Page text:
First and foremost, they understand that their students are the ultimate resource in their classrooms. Whether school budgets are fat or shaved to the bone, every year they get an unlimited supply of human potential — the raw material of their success. So they prospect relentlessly for each student’s capacities: their experiences, knowledge and talents, to build the strength of the class. Gloria Ladson-Billings, author of Dreamkeepers, observed that good educators possess a “sociopolitical consciousness” that helps students understand that educational achievement isn’t just an individual matter. The whole community benefits from an individual’s achievement, and an individual’s failure diminishes the life of the community.
Teachers bent on building this type of cooperative culture see their students as allies and companions on an adventure in which everyone gets smarter. They consistently use strategies that convey their passionate belief that every child is capable of learning, teaching, leading and becoming an expert, so they end up spending their days with smart, interesting students with a robust appetite for learning.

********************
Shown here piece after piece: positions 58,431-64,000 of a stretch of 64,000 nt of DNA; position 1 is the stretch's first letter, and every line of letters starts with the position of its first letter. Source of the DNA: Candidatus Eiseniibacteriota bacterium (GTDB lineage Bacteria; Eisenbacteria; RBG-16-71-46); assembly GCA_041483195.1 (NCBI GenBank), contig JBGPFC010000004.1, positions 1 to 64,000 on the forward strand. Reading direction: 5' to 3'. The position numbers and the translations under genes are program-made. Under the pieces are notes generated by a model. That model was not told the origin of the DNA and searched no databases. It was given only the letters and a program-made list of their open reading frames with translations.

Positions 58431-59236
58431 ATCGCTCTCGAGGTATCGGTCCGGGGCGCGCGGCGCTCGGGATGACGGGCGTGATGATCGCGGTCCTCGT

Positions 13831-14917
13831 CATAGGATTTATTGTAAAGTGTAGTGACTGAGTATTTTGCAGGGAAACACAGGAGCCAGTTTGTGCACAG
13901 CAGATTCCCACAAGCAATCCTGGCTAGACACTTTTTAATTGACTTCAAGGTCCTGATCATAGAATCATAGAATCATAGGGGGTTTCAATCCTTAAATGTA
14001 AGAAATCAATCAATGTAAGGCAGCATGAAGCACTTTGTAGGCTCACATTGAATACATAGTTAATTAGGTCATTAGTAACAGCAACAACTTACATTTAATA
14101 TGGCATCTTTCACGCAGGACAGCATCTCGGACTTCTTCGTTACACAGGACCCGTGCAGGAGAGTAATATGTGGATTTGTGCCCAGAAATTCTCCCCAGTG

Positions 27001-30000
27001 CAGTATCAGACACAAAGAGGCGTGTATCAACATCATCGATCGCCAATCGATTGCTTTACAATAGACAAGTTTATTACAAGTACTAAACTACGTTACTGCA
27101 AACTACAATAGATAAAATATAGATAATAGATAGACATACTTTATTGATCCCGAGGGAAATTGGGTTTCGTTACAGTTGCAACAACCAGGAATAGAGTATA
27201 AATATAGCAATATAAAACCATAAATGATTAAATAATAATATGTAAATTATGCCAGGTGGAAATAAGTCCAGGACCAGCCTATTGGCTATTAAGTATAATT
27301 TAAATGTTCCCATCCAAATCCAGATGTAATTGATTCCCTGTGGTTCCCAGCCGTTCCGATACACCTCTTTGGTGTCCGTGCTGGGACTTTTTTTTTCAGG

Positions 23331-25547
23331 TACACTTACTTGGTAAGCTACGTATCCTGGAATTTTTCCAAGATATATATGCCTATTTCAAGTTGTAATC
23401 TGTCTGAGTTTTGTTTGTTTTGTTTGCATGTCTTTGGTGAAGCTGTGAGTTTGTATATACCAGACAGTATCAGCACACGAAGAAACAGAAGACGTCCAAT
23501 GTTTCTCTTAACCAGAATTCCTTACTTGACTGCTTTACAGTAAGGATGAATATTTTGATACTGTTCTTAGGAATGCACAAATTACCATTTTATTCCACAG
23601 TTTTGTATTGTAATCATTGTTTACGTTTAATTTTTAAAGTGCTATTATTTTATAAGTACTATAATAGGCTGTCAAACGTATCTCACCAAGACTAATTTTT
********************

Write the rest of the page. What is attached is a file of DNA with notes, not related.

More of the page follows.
Abundance-minded teachers reach out to parents and other adults who can help them tap into the rich cultural resources of the neighborhood. And they routinely connect with colleagues, recognizing them as a superb source of nourishment. Over lunch, during coffee breaks, even in snatches of conversations in the hallway they compound their talents through cooperation and exchange. Rather than sitting in the lounge, listening to a handful of faminists reciting a litany of bad news, like-minded strivers caucus to generate new ideas. They form book clubs or hit the local happy hour, sharing their latest innovations while soaking up much needed social and emotional support. Some of these collegial connections bloom into lifelong friendships.
And finally, these teachers never lose sight of themselves as learners, dedicated to the idea that to be truly alive one simply must explore, grow and change. So they cherish a career that offers abundant opportunities to nurture a rich intellectual life. They become mentors, train student teachers, write for professional journals, join organizations dedicated to their discipline or current passion, present at conferences, attend teacher institutes and read, read, read. By concocting this alchemical mix from the human potential of their students, colleagues, community and their own self-determination, they thrive — even in a famine culture.